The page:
A selection of recent reviews of Salmon titles. Click on the book images to find out more about each title.
Forms of Feeling: Poetry in Our Lives. Essays & Interviews
This book is ostensibly an essay collection, but poet and creative writing teacher John Morgan has also filled the pages with poems, biographical information, journal entries, book reviews, interviews, and reading and writing instruction. These various elements within the same volume combine to create an intimate portrait of the poet and his spirituality, teaching methods, family life, writing practice, and interactions with nature and place.
Morgan’s credentials include a BA from Harvard, where he studied with Robert Lowell, an MFA from the Iowa Writers Workshop, and several prestigious literary awards and fellowships; however, despite his impressive accomplishments, Morgan frequently reveals his humility, exalting the book’s veracity and the writer’s authority. For instance, in the essay “Why I Am Not a Novelist,” in which he explains his arrival at poetry after two failed attempts to write novels: “You see before you no superhero—just an ordinary, striving, fatherly, husbandly figure, trying somewhat bumblingly to make his way.”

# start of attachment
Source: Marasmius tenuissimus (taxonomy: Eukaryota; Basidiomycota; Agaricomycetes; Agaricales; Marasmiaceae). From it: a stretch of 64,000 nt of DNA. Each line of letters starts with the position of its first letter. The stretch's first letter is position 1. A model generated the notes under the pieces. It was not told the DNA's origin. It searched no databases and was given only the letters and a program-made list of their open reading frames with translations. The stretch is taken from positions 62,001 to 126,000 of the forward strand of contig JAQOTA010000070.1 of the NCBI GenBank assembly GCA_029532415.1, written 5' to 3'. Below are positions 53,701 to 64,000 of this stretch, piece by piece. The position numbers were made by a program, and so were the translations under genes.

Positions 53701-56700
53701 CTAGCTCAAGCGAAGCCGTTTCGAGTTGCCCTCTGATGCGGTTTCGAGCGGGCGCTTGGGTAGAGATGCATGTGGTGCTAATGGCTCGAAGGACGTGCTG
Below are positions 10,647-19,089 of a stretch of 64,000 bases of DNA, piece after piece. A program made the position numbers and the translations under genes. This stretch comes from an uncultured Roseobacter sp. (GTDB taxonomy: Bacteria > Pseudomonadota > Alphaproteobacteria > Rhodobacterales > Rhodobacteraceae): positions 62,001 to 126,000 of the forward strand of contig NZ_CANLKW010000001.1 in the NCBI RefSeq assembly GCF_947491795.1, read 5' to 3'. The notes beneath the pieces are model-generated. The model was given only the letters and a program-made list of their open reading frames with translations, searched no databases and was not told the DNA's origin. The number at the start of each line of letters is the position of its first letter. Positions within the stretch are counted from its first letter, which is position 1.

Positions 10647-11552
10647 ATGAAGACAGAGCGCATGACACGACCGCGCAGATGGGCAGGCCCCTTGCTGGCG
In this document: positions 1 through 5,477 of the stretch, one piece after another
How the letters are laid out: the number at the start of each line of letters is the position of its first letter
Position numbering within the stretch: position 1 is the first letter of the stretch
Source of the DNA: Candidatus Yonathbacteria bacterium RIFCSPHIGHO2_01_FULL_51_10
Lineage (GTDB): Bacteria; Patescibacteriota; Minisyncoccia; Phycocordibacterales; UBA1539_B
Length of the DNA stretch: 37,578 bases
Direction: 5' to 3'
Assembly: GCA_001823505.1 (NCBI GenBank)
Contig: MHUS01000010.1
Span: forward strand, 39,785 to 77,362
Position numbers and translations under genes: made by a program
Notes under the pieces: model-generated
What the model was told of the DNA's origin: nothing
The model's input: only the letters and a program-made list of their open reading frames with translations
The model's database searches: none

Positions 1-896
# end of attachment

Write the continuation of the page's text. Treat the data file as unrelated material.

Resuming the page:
In this expansive portrayal of a poet, his life, and his work, the reader understands that for Morgan, poetry is a way of life. He reveals how writing poetry has helped him emotionally deal with several difficult events, including his wife’s miscarriage. He includes three of the twenty-four sonnets he wrote in response to his son’s sudden, serious, chronic illness to demonstrate the “true sonnet feel of powerful emotions being controlled by form.” He explains his affinity for poetry: “Poems are like messages in bottles hurled into the sea from a cliff and we may never know when one reaches some distant shore and is taken into a reader’s heart.”
Morgan shows a number of his poems in various stages of revision, explaining in detail how and why he made particular changes. He generously shares his philosophy about poetry and includes detailed accounts of his writing process, quoting classic and modern poets as well as his own original work. As a bonus, he suggests several writing exercises.
One of the most instructive essays is a close reading exercise. The essay opens with William Stafford’s poem “Traveling Through the Dark,” which Morgan recommends reading several times before beginning the exercise—a reading guide composed of twelve questions, followed by Morgan’s expansive answers to these questions. These questions encourage the reader to examine word choices, tone, mood, sensory details. I’ve never studied poetry, but I found this exercise helpful to my creative nonfiction writing.